Tunic, Dress, Woman's Airforce Service Pilot (WASP)

Display Status:

This object is not on display at the National Air and Space Museum. It is either on loan or in storage.

Collection Item Summary:

This is an example of the dress Santiago blue uniform coat issued to the Woman's Airforce Service Pilots (WASPs) during World War II.

This particular uniform was worn by the donor Bernice Haydu. Haydu was accepted in WASP training class 44-7 in early 1944. During her seven month training period she advanced from Stearman PT-17 primary trainers through to the North American AT-6 advance trainer. Upon the completion of her flight training, she was stationed at Pecos Army Airfield, Texas as an engineering test and utility pilot. Her flying duties were cut short when the WASP program was disbanded on December 20, 1944.

After World War II, she obtained a flight instructor’s rating and taught flying and ground school. In addition, she ferried surplus aircraft throughout the country. She turned this into a business and ferried aircraft in the Northeast for the Aeronca and Cessna Aircraft Companies. This lead to her obtaining a Cessna dealership.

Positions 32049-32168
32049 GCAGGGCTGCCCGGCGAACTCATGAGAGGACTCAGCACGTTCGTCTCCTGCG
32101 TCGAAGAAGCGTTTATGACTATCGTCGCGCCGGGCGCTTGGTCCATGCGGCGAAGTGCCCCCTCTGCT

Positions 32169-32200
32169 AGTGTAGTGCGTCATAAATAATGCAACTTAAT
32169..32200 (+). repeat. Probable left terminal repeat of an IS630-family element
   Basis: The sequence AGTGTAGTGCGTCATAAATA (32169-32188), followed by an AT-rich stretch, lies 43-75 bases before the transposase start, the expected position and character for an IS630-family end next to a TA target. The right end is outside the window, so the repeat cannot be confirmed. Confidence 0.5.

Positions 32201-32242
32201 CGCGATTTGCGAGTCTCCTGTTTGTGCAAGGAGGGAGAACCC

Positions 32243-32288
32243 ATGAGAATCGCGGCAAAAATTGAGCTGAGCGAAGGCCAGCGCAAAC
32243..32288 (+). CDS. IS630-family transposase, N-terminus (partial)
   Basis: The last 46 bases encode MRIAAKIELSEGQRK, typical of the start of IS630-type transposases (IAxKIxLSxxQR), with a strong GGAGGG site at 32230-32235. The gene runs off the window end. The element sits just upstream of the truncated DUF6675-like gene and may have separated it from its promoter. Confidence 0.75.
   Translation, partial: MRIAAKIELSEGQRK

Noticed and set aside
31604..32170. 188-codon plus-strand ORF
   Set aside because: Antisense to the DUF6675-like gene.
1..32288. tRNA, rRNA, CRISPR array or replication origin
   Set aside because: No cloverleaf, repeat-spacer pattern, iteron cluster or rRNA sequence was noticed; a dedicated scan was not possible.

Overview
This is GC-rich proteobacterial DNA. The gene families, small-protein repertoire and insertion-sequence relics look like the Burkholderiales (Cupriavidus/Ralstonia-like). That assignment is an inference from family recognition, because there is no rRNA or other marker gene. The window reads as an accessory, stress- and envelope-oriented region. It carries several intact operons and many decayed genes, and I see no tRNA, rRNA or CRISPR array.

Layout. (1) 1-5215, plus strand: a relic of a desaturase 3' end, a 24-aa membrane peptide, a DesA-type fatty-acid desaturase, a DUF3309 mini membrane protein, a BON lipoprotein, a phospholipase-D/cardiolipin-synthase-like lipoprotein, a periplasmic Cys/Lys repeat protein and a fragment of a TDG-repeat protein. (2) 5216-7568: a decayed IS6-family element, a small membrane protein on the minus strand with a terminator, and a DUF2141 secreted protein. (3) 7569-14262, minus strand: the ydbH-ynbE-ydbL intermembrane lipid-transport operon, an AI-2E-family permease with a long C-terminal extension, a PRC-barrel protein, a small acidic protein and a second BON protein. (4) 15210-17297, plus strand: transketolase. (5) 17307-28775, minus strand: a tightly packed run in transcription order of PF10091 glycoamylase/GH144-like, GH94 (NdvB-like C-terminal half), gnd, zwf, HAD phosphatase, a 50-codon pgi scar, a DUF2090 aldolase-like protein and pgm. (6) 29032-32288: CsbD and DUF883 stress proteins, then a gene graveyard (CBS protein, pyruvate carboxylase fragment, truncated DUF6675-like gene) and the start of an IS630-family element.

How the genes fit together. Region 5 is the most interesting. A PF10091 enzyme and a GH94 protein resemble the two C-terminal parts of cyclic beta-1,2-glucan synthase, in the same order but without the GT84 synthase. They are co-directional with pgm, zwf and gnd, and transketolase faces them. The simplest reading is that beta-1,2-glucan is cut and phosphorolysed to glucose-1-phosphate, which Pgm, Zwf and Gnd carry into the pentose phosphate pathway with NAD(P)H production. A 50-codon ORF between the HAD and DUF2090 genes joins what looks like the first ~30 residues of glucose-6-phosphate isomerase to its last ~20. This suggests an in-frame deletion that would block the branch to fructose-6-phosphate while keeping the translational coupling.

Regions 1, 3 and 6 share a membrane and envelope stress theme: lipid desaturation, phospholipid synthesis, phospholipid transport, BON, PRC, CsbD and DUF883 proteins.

In 1975, she was elected President of Order of Fifinella, the WASP organization. With the assistance of Col. Bruce Arnold, the son of General Hap Arnold, the group launched a vigorous campaign to obtain veteran status for the WASPs. With the support in the Senate from Barry Goldwater and in the House of Representatives from Lindy Boggs and Margaret Heckler, the United States Congress voted to have the WASPs declared as veterans of World War II. President Jimmy Carter signed this bill into law Nov. 23, 1977. She continued to support women's aviation careers in the military by helping to found the Women Military Aviators organization.